My review
What a cracker of a read! Mike Nappa definitely knows how to spin a good yarn, not to mention create unique and complex characters. This book is full of them, but only three provide their point-of-view: The Raven, Bliss Monroe (Mama Bliss), and Trudi Coffey.

The Raven is such complex character! He’s very entertaining – quite droll, even in some of his most dire moments – but also a bit of a lost boy, with a story that provided some surprisingly deep and poignant moments in the novel. In fact, there were a few times I got a little watery-eyed on his behalf, one of which was an incredibly powerful and well-written scene. It was impossible not to like him, as most of the characters in this novel discovered at some point (even his ‘enemies’), but neither is he without his faults. I mean, for starters, he’s a ‘deception specialist’…

Then there’s Mama Bliss – or Mama, as she is often known: a seventy-one year old diabetic who mostly gets around in a wheelchair. She owns Sister Bliss’s Secret Stash, a ten-thousand-square-foot superstore of unique and unusual items imported from all over the world: Movie memorabilia, stage costumes, antiques, first editions, one-of-a-kinds, and anything out of the ordinary. But there’s more going on behind those doors than most people realise, and like The Raven, she also has a tragic story to tell.

Trudi Coffey is the PI who works at Coffey & Hill, the firm she and her now-ex-husband, Samuel Hill, began. Now there’s a complicated relationship! They were, of course, introduced in Annabel Lee, but even if you haven’t read that novel, you’ll pick up enough of their story in this one that you won’t be lost. I have to say, I didn’t find Trudi’s attitude as grating as I did in the previous one; although I’m still not fond of her constantly referring to Samuel as ‘my ex-husband’ (which seems to have taken the place of his name even in her thoughts). Maybe I’m just getting more of a handle on her personality, but I think she’s also softening a little.

Now, as for the plot. Phwooaaaarrrrrrr! Like I said, Mike Nappa knows how to tell a ripping yarn. He hooked me from the beginning with an opening scene that ends up being a glimpse at the novel’s climax – the type of glimpse that has you on the edge of your seat, but manages to avoid giving any spoilers. We learn that “Nevermore” is imminent and it’s about to get really messy–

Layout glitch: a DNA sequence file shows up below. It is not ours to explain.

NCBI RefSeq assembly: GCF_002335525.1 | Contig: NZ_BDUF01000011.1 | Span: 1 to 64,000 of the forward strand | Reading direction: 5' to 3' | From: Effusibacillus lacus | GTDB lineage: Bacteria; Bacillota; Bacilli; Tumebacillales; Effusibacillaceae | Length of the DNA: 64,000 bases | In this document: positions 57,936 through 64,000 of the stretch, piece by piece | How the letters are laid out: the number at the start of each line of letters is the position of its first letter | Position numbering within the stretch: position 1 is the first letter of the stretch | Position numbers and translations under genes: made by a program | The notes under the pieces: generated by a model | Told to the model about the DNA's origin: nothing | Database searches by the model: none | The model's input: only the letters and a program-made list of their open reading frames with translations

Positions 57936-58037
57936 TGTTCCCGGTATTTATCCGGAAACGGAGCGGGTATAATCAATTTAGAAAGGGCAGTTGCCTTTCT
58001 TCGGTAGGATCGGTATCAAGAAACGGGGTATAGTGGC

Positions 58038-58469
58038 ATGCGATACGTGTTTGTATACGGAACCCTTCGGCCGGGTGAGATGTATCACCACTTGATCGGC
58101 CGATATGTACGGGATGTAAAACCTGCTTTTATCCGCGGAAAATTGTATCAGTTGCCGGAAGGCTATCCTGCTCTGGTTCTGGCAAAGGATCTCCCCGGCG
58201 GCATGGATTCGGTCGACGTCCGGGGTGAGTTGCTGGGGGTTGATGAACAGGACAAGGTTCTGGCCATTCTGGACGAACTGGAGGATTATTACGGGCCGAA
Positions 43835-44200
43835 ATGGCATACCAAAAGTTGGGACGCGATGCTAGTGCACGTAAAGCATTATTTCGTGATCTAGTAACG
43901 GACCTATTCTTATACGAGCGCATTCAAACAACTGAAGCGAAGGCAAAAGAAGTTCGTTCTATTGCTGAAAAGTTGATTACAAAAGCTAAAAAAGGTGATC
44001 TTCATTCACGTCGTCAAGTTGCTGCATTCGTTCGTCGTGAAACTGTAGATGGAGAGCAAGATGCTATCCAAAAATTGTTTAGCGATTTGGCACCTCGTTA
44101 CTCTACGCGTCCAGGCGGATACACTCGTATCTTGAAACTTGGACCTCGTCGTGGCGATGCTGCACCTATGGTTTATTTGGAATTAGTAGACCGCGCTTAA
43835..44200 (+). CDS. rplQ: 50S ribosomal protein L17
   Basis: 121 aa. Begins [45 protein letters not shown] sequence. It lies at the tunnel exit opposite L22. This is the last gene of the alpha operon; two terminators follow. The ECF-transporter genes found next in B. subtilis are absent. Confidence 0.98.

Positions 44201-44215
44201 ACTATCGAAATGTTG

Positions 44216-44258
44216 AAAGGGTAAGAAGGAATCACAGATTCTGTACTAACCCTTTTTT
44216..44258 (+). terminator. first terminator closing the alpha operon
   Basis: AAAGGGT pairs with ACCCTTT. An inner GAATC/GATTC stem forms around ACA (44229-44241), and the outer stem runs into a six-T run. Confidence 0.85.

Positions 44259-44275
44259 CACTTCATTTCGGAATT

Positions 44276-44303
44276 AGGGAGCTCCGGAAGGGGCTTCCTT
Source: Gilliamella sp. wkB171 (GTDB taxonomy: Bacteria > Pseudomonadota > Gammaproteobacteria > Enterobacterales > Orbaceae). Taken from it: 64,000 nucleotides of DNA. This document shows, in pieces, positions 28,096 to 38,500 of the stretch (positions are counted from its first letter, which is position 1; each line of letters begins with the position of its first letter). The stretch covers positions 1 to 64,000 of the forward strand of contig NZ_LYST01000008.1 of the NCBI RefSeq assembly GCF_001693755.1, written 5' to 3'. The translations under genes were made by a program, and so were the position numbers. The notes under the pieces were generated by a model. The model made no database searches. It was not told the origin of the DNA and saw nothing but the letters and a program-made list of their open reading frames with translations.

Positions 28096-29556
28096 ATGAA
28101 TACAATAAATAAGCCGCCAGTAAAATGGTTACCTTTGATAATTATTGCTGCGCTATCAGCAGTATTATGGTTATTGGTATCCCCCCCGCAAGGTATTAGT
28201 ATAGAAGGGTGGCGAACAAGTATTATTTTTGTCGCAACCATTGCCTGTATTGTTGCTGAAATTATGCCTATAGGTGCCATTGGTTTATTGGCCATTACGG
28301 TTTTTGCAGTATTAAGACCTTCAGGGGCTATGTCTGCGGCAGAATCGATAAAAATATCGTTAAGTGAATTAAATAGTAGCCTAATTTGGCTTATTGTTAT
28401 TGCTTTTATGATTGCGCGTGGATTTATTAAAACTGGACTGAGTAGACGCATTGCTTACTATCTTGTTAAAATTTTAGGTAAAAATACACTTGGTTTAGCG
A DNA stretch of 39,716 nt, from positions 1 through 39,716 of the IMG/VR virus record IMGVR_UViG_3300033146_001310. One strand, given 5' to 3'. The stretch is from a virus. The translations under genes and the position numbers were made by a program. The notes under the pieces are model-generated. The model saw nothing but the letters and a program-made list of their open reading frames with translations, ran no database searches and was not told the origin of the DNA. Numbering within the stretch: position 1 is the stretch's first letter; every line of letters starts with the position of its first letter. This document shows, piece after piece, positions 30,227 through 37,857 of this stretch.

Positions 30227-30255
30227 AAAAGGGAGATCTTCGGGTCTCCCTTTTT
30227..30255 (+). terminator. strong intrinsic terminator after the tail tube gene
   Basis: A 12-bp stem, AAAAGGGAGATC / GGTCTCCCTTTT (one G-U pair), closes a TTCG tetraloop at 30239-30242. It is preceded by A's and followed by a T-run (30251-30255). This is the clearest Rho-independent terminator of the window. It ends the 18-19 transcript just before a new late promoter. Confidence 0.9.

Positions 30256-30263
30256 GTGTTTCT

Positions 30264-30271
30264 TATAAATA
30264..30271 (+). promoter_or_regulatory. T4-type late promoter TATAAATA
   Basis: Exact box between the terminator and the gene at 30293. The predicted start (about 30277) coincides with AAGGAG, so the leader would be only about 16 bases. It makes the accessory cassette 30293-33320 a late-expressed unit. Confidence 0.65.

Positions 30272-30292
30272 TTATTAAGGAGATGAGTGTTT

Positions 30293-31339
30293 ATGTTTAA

And then we jump back in time four weeks and the story begins.

There is nothing predictable about this story, but it unfolds in a way that has you piecing the big picture together as you go along. Once you do have the big picture, though, the tension continues to mount as you brace for the impact without having a clue how it’s all going to pan out.

It’s definitely a thriller, but I did think some of the narrative could have been more concise at times. That was the one thing that occasionally slowed things down for me, but I still have no hesitation in giving this one five stars.

Oh, and while this is not a cliff-hanger (everything from this story is resolved) be prepared for an ending that will leave you itching for the next in the series…

I received a complimentary copy of this novel from the publisher in exchange for my honest review.

Buy in US:                                     Amazon  //  iBooks

Buy in AU:                                    Amazon  //  iBooks  //  Koorong

Release date:  6 September 2016
Pages:  432
Publisher:  Revell Books
Author’s website:

Previous book in series (clicking on cover will take you to Amazon listing):

Annabel Lee


Read my review for Annabel Lee


About Fiction Aficionado

Homeschooling mum, word lover, reader extraordinaire, and follower of Christ
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2 Responses to The Raven (Mike Nappa) – Review

  1. Pingback: Best of 2016 – Part 2 | Fiction Aficionado

  2. Pingback: Top Ten Tuesday – Things That Will Make Me Want to Review A Book | Fiction Aficionado